- 経済学史研究 (ISSN:18803164)
- vol.53, no.1, pp.21-43, 2011 (Released:2019-08-21)
One of the most distinguished features of Frank Knightʼs liberal thought seems to be his eco-nomic, political, and ethical criticisms both of the case for and against the free-enterprise com-petitive system. Through this multi-level, poly-angular analysis and on a resignation that the system appears as the best or “least worst” as possible human beings build on earth, Knight continued to identify many defects in the sys-tem, and disclose many absurdities in the way of thinking on which we rest unwittingly. For “menʼs errors,” he believed, “mostly lie in their premises, not in bad logic.”
In this paper, I select the following five top-ics through which Knight repeatedly discussed our premises: (1) uneconomic aspect of compe-tition, (2) normative and conservative character of positive economics, (3) imaginary nature othe idea of natural rights, (4) self-deconstructive tendency of business and the power game, and (5) plural meanings of love in liberal society.This paper proposes that Knightʼs radical yet constructive criticisms aimed to refine, rather than advocate, the free-enterprise competitive system and warn against the fallacy of “absolut-ism: holding that a statement must be either true or false and that, if false, antithesis must be true.” So this essay not only destructs the image of Knight as a neo-classical economist, but also clarifies the differences and similarities between him and later Chicagoans. That is, it illuminates the contrary directions of their perspectives and the identical iconoclastic propensity for disclos-ing implicit postulates.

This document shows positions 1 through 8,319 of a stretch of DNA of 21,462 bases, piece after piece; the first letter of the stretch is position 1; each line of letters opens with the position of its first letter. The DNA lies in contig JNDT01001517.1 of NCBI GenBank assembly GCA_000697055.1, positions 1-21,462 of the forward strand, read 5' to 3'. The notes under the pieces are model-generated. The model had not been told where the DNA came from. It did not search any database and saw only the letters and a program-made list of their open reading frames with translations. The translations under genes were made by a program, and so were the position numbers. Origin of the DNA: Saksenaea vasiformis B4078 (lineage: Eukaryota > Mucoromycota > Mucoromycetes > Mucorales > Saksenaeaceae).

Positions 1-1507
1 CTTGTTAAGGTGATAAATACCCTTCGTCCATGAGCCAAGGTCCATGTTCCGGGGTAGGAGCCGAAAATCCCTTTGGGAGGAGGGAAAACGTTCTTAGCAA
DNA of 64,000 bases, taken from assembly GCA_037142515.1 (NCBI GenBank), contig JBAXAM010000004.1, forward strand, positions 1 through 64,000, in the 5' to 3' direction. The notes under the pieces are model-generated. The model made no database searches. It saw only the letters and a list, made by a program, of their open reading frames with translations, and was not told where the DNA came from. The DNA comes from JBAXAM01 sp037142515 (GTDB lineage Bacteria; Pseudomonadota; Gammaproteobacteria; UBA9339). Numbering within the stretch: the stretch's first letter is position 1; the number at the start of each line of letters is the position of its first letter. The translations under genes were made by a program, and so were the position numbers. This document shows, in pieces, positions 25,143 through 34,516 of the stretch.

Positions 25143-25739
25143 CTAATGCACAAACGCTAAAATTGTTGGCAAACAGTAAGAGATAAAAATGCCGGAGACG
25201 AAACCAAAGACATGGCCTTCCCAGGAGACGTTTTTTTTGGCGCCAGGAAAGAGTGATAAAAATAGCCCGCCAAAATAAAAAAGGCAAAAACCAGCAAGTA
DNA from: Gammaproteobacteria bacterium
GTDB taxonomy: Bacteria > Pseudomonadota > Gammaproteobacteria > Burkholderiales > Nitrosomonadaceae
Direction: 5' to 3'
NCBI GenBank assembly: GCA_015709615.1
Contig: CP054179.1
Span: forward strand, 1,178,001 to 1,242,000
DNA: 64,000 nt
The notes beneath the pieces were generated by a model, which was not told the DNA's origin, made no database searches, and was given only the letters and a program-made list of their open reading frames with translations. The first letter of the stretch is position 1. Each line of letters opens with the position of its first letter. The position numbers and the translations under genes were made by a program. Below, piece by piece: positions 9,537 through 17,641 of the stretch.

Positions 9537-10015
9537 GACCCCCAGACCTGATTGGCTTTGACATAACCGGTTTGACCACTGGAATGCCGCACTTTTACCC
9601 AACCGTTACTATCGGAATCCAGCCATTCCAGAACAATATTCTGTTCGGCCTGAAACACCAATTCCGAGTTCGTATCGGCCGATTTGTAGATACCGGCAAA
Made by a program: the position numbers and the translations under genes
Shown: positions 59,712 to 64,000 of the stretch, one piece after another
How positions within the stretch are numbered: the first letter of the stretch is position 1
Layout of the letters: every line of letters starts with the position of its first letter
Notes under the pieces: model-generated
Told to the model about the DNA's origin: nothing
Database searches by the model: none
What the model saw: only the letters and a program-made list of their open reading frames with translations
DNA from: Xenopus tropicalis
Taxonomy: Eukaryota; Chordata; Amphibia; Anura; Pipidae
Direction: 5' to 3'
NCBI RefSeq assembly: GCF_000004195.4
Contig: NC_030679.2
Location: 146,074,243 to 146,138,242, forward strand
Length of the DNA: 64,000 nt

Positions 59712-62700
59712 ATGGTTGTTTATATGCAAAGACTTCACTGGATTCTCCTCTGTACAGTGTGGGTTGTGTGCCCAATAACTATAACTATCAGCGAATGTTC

JEL classification numbers: B 19, B 31, B 41.